Abstract and Keywords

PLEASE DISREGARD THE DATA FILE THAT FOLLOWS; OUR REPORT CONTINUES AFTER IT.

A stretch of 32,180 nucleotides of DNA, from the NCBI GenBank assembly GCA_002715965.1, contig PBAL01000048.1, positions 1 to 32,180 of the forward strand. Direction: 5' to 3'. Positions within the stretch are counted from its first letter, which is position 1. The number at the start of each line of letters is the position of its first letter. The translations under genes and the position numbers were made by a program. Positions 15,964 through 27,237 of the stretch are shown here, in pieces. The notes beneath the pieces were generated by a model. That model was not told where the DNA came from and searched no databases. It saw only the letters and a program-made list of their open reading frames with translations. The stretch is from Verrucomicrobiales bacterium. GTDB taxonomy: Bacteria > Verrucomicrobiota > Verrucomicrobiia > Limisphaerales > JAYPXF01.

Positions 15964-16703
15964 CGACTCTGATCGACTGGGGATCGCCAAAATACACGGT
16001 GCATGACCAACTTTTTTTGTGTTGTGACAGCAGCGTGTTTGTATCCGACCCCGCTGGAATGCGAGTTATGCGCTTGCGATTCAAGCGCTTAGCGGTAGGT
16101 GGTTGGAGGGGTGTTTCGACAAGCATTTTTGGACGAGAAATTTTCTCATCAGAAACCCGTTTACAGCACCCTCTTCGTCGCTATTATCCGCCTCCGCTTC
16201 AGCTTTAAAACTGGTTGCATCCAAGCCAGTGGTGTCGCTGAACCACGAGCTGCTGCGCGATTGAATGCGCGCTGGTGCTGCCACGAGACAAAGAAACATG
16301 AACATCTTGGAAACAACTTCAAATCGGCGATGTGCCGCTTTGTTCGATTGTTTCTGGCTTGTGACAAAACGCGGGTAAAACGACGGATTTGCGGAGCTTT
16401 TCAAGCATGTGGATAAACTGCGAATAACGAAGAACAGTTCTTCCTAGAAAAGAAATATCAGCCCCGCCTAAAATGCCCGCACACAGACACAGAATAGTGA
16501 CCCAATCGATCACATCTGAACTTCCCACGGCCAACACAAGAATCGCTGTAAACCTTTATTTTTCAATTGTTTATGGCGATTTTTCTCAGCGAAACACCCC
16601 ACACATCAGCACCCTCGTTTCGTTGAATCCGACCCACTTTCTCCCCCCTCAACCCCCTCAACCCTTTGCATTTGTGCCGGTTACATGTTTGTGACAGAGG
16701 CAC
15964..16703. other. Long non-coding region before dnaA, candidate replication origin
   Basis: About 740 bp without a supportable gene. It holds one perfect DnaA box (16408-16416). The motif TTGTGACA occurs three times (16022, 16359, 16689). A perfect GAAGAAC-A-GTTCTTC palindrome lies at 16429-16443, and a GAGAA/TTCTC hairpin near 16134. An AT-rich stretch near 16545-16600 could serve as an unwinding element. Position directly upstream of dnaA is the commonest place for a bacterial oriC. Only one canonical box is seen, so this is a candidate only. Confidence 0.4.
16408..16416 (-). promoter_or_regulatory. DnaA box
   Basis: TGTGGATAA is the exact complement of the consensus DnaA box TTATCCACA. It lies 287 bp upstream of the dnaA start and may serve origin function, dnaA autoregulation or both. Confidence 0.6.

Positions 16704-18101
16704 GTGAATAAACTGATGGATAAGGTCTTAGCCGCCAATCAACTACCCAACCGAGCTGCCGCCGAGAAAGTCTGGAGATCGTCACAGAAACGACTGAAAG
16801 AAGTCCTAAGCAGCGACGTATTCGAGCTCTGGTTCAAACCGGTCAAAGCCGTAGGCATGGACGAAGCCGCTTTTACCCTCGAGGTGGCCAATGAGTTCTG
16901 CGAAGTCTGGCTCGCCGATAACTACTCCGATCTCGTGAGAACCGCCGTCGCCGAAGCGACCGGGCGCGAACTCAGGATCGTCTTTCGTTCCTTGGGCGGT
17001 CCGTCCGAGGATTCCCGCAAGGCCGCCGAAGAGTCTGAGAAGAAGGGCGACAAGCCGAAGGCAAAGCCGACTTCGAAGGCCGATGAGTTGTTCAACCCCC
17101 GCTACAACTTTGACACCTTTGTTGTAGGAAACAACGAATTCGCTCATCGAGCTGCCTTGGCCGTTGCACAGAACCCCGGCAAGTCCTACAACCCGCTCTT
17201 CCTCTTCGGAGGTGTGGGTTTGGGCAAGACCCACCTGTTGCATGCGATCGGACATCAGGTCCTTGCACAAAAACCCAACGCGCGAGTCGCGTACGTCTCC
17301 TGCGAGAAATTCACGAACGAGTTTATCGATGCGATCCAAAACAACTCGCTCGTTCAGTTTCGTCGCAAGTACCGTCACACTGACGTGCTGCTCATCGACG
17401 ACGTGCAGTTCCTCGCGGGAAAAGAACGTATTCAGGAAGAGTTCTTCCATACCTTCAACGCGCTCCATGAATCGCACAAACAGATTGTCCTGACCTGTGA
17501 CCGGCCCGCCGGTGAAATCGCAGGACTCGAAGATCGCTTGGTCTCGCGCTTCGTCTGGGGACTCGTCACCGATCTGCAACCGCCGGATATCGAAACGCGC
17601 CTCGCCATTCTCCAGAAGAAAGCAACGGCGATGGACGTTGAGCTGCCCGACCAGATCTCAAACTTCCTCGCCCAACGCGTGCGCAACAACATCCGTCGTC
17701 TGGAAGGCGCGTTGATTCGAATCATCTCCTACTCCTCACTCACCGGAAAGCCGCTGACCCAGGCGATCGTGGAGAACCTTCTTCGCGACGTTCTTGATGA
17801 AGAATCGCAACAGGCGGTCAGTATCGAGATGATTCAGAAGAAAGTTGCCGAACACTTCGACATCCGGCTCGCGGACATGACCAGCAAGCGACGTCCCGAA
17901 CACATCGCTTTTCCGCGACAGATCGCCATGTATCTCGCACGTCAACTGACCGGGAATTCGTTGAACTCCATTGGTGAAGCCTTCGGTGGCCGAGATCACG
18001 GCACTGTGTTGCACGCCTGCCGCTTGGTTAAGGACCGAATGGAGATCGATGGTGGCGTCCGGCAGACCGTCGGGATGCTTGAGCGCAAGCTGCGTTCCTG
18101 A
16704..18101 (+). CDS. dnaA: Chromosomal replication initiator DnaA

This article elaborates what American modernist poets shared as they tried to appropriate aspects of the painters' projects while refusing slavish imitation and visible envy of the painters' centrality. There is much more at stake than learning how to adapt painterly collage. To adapt to a modernism defined primarily in the visual arts, they would have reconciled on their own terms the contrast in the epigraphs between Fry's formalism and Lawrence's sense of Cézanne's introducing a new relationship to matter and to energy. Because the best and most influential grappling with these issues is believed to take place in the later work of Cézanne, the article concentrates on the implicit theorizing that frames his use of the term “réalization” for his painterly quest. This concern puts the energies that form carries into dialogue with the possibilities of an artist providing a new yet plausible sense of the real, despite rejecting traditional representational paths to realist ends. It is argued that modernist poets adapt virtually the same strategies for their grappling with how a different medium might provide its own convincing access to what it could treat as reality.
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